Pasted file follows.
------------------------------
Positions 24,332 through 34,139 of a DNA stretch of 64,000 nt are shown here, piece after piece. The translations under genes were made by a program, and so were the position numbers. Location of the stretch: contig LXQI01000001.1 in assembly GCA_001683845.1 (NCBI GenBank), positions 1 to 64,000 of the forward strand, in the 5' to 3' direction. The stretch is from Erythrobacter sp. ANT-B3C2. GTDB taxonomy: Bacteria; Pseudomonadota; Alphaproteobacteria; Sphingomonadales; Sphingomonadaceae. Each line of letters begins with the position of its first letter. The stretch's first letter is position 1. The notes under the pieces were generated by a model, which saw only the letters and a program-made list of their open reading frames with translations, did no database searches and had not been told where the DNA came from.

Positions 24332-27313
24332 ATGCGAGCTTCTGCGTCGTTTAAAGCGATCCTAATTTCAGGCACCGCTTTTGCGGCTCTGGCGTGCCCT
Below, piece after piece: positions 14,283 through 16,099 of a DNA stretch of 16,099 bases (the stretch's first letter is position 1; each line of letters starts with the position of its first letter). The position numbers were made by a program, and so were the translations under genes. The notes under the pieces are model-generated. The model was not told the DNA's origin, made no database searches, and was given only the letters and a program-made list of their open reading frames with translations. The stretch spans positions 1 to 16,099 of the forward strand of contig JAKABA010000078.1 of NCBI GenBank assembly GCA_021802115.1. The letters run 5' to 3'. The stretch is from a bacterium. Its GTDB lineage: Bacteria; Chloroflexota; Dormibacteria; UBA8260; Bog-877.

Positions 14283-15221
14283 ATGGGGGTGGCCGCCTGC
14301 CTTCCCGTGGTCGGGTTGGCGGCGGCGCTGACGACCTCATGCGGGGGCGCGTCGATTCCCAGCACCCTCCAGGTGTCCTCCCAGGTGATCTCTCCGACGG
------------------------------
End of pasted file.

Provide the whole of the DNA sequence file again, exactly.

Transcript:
Positions 24,332 through 34,139 of a DNA stretch of 64,000 nt are shown here, piece after piece. The translations under genes were made by a program, and so were the position numbers. Location of the stretch: contig LXQI01000001.1 in assembly GCA_001683845.1 (NCBI GenBank), positions 1 to 64,000 of the forward strand, in the 5' to 3' direction. The stretch is from Erythrobacter sp. ANT-B3C2. GTDB taxonomy: Bacteria; Pseudomonadota; Alphaproteobacteria; Sphingomonadales; Sphingomonadaceae. Each line of letters begins with the position of its first letter. The stretch's first letter is position 1. The notes under the pieces were generated by a model, which saw only the letters and a program-made list of their open reading frames with translations, did no database searches and had not been told where the DNA came from.

Positions 24332-27313
24332 ATGCGAGCTTCTGCGTCGTTTAAAGCGATCCTAATTTCAGGCACCGCTTTTGCGGCTCTGGCGTGCCCT
Below, piece after piece: positions 14,283 through 16,099 of a DNA stretch of 16,099 bases (the stretch's first letter is position 1; each line of letters starts with the position of its first letter). The position numbers were made by a program, and so were the translations under genes. The notes under the pieces are model-generated. The model was not told the DNA's origin, made no database searches, and was given only the letters and a program-made list of their open reading frames with translations. The stretch spans positions 1 to 16,099 of the forward strand of contig JAKABA010000078.1 of NCBI GenBank assembly GCA_021802115.1. The letters run 5' to 3'. The stretch is from a bacterium. Its GTDB lineage: Bacteria; Chloroflexota; Dormibacteria; UBA8260; Bog-877.

Positions 14283-15221
14283 ATGGGGGTGGCCGCCTGC
14301 CTTCCCGTGGTCGGGTTGGCGGCGGCGCTGACGACCTCATGCGGGGGCGCGTCGATTCCCAGCACCCTCCAGGTGTCCTCCCAGGTGATCTCTCCGACGG